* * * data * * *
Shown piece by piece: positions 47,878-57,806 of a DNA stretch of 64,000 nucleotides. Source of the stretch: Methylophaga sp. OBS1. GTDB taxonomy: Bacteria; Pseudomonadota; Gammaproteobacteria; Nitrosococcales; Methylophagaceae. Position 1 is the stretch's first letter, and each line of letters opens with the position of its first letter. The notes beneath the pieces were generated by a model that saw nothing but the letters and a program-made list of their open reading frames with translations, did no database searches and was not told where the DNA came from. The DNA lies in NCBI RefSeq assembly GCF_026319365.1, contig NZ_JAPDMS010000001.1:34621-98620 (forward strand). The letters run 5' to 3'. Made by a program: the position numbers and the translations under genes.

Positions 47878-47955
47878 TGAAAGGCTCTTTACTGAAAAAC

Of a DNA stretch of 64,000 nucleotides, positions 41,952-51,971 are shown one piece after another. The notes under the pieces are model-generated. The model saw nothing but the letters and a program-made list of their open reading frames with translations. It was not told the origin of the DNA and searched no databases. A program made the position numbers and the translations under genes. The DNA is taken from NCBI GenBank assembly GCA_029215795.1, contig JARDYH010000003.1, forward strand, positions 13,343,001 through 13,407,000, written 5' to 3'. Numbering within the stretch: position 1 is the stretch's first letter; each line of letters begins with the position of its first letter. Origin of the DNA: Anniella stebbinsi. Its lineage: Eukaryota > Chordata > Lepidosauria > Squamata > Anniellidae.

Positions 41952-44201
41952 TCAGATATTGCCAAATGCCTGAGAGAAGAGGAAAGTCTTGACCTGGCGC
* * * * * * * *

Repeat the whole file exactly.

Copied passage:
Shown piece by piece: positions 47,878-57,806 of a DNA stretch of 64,000 nucleotides. Source of the stretch: Methylophaga sp. OBS1. GTDB taxonomy: Bacteria; Pseudomonadota; Gammaproteobacteria; Nitrosococcales; Methylophagaceae. Position 1 is the stretch's first letter, and each line of letters opens with the position of its first letter. The notes beneath the pieces were generated by a model that saw nothing but the letters and a program-made list of their open reading frames with translations, did no database searches and was not told where the DNA came from. The DNA lies in NCBI RefSeq assembly GCF_026319365.1, contig NZ_JAPDMS010000001.1:34621-98620 (forward strand). The letters run 5' to 3'. Made by a program: the position numbers and the translations under genes.

Positions 47878-47955
47878 TGAAAGGCTCTTTACTGAAAAAC

Of a DNA stretch of 64,000 nucleotides, positions 41,952-51,971 are shown one piece after another. The notes under the pieces are model-generated. The model saw nothing but the letters and a program-made list of their open reading frames with translations. It was not told the origin of the DNA and searched no databases. A program made the position numbers and the translations under genes. The DNA is taken from NCBI GenBank assembly GCA_029215795.1, contig JARDYH010000003.1, forward strand, positions 13,343,001 through 13,407,000, written 5' to 3'. Numbering within the stretch: position 1 is the stretch's first letter; each line of letters begins with the position of its first letter. Origin of the DNA: Anniella stebbinsi. Its lineage: Eukaryota > Chordata > Lepidosauria > Squamata > Anniellidae.

Positions 41952-44201
41952 TCAGATATTGCCAAATGCCTGAGAGAAGAGGAAAGTCTTGACCTGGCGC